There’s a long running debate about push versus pull planning in the manufacturing production environment, with push typically exemplified by MRP (material requirements planning) and lean exemplified by pull techniques. A recent article in the Jul/Aug edition of APICS Magazine article (“New-Fashioned MRP”) by Dave Turbide, an APICS certified CFPIM boils it down as follows:
MRP is based on a forecast of expected demand. A forecast is prepared… production and purchasing are scheduled to support demand, and work proceeds. So, you’re pushing forward, to make your product.
In pull, nothing is made until there is demand. Finished goods require a customer order. Replacement materials and sub-assemblies are not bought until existing items have been used. Lean emphasizes making and buying to demand, along with one-piece flow and physical replenishment triggers (kanban).
While some say that push is simply bad, and pull (lean) is good, both approaches, Turbide points out, have their advantages and disadvantages. Push is recommended in fairly high-variety, complex manufacturing and MTO (make to order) situations. Pull works best when demand is high for a “relatively” small range of products. Many companies incorporate elements of both push and pull in their manufacturing environments.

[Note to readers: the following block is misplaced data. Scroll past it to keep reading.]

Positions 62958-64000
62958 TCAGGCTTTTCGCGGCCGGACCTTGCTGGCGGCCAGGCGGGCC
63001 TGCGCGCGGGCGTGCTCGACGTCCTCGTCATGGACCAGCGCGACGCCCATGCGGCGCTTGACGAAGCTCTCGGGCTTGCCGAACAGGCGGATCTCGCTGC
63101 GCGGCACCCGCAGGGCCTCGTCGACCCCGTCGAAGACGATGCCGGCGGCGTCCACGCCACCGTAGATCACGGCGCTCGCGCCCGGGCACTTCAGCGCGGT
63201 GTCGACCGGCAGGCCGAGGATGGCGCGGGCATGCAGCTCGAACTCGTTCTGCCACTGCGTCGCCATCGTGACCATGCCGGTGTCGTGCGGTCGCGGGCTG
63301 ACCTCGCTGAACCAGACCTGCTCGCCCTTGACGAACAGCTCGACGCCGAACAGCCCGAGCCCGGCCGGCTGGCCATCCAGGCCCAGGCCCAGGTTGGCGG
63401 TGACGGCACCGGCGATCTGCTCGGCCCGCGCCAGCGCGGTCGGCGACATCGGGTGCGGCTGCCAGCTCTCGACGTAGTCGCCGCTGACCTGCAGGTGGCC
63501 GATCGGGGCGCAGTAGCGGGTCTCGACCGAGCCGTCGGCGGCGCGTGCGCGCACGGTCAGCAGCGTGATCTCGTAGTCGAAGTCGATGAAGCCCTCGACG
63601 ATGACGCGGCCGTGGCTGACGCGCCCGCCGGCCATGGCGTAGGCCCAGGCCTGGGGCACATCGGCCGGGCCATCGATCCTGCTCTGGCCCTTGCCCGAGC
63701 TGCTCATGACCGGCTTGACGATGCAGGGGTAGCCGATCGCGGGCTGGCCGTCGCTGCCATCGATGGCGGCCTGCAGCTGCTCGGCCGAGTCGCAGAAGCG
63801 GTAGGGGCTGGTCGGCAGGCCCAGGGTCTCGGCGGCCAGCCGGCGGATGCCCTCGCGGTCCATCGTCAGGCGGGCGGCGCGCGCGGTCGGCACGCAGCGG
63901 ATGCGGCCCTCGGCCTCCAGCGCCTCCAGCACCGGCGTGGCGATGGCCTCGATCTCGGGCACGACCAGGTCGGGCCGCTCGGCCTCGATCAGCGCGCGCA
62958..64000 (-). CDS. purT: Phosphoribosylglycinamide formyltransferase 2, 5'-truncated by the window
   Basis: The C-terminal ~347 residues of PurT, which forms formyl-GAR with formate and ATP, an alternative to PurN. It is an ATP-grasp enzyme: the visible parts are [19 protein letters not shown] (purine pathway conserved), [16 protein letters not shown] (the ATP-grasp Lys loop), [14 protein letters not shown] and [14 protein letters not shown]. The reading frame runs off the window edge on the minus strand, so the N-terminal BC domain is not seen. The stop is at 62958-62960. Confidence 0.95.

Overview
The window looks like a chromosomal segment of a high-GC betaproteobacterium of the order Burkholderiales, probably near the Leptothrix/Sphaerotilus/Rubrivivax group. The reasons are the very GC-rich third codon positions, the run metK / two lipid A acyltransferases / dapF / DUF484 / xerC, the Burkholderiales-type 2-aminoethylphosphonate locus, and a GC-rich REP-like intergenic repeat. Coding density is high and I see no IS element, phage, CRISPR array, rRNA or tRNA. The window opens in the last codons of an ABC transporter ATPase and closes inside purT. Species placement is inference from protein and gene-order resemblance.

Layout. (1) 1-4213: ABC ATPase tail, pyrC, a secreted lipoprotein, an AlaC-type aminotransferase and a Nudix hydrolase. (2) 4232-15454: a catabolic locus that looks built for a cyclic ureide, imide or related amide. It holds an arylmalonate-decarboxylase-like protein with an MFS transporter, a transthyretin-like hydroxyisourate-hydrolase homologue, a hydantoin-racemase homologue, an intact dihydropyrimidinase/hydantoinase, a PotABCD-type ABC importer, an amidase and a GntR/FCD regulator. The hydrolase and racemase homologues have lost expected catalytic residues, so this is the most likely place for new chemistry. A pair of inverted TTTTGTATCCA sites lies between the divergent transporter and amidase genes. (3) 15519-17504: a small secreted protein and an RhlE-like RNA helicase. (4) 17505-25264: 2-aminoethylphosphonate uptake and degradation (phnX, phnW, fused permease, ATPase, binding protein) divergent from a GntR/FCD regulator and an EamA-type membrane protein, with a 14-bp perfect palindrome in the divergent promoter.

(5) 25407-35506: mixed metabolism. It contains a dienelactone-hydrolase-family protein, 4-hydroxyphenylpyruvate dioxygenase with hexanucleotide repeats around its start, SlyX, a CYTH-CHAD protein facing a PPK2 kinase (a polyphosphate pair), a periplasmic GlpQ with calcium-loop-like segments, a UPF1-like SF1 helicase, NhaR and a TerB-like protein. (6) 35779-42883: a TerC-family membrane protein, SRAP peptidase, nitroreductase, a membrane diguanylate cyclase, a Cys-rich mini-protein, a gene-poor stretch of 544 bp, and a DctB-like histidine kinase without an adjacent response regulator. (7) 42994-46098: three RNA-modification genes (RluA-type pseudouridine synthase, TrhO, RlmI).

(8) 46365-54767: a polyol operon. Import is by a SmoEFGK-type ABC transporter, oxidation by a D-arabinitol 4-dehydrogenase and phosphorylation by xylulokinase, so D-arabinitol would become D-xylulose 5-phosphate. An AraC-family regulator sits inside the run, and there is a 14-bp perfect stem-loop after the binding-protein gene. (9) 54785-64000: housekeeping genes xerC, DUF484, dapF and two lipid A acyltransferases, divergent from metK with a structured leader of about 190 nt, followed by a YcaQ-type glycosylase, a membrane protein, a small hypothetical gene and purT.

Push is appropriate in conditions of long lead times and a lot of work-in-process inventory. MRP can be difficult to use in these cases, generating multiple exception notices. Required information can be difficult to maintain in these cases. MRP is not demand driven, which is to say, parts and products are acquired to meet a forecast regardless of demand. If – a big if – “the forecast is accurate and the demand actually occurs, then the company can be efficient and profitable. But there is no guarantee…” and any differences between forecast and demand create either shortages or excesses in inventory.
Despite all this, MRP remains “the best tool for handling complexity and it has the flexibility required to deal with a wide product variety. Smart business leaders thus are uniting lean manufacturing tools (kanban, flow production) with their MRP-driven organizations,” notes Turbide.
He goes on to note that some practitioners have taken to using Theory of Constraints to enhance throughput and reduce lead times, and using demand-driven MRP “as a way to pull material replenishment with an MRP-based system.”
As Turbide concludes… “MRP is not dead but traditional techniques are becoming irrelevant as markets shift and evolve. MRP that incorporates the best of the old with the modern, demand-driven extensions is the tool we need today.”
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